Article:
Dr. O’Neill presented a seminar on “Diurnal gravity waves as a probe of hurricanes’ internal structure“.
Satellite observations of cloudy hurricane canopies have shown a universal, daily, wave-like feature that propagates radially outward, as far as 600 km (Dunion et al. 2014). Daytime solar heating of a hurricane’s upper eyewall is surely responsible, but the mechanism for the wave was previously unknown. I will discuss numerical experiments that suggest these waves are internal inertia-gravity waves, and in fact, propagate through (almost!) the entire depth of the hurricane. Their structure is similar to the classical “St. Andrew’s cross” pattern response to a bobbing cylinder in a quiescent fluid. Due to the hurricane’s flow field, diurnal waves can only begin to propagate well beyond the storm core, though the anticyclonic outflow region is more receptive to near-core diurnal propagation. The prohibited region is highly sensitive to disruptions to the wind field that resemble an eyewall replacement cycle.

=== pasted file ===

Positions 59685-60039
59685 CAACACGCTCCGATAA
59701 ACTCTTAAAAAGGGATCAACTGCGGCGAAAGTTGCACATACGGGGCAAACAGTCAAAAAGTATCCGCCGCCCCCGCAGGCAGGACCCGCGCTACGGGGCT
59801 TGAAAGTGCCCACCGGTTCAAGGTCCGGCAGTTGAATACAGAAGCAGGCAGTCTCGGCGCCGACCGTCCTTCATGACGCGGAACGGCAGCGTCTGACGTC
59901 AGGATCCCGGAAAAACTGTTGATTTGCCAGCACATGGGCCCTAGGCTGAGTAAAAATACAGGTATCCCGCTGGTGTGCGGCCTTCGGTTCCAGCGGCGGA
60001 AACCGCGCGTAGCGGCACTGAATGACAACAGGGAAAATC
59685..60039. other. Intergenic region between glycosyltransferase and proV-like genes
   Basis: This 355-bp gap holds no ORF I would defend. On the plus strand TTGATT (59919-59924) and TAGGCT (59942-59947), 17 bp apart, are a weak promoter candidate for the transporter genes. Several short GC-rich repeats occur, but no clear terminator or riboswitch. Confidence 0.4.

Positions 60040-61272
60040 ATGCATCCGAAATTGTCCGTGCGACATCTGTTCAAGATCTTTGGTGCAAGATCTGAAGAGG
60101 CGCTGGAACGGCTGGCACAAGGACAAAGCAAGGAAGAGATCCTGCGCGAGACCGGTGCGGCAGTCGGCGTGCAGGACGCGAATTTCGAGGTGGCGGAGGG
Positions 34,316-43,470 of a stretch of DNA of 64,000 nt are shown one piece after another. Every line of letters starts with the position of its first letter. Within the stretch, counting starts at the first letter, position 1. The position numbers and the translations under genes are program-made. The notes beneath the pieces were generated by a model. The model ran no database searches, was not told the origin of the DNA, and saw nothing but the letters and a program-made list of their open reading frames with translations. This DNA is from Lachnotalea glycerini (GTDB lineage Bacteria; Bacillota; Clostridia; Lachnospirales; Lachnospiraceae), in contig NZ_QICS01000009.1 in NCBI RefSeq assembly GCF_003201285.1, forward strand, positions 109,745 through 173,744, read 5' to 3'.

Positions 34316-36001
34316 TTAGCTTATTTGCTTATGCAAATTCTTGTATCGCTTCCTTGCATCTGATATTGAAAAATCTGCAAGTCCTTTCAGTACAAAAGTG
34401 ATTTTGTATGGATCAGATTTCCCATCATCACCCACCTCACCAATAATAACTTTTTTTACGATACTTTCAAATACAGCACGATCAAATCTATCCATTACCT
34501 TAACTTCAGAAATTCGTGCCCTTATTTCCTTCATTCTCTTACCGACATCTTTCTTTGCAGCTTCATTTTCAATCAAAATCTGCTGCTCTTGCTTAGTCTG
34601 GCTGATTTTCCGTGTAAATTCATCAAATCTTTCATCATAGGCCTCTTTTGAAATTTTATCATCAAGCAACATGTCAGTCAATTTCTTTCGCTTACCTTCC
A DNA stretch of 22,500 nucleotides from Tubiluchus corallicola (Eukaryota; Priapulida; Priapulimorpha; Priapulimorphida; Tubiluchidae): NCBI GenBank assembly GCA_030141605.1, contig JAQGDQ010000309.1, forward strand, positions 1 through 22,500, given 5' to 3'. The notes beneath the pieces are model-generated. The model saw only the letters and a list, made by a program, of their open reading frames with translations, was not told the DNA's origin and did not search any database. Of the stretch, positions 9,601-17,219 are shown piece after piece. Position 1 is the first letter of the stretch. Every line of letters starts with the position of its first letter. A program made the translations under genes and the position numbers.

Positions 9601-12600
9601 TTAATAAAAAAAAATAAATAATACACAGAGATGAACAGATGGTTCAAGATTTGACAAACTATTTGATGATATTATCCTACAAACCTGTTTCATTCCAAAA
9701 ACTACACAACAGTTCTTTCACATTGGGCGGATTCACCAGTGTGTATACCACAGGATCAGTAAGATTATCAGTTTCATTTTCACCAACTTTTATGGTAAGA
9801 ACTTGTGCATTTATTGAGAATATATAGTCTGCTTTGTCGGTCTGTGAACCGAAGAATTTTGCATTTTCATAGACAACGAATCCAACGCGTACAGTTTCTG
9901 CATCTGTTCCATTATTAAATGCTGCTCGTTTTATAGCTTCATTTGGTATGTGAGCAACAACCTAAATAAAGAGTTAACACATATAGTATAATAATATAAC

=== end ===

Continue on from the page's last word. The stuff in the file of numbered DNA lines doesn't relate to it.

A recording of the presentation is available on the anonymous ftp site: ftp://ftp.aoml.noaa.gov/hrd/pub/blog/seminars/2017/ONeill_HRD_Seminar_20171114.mp4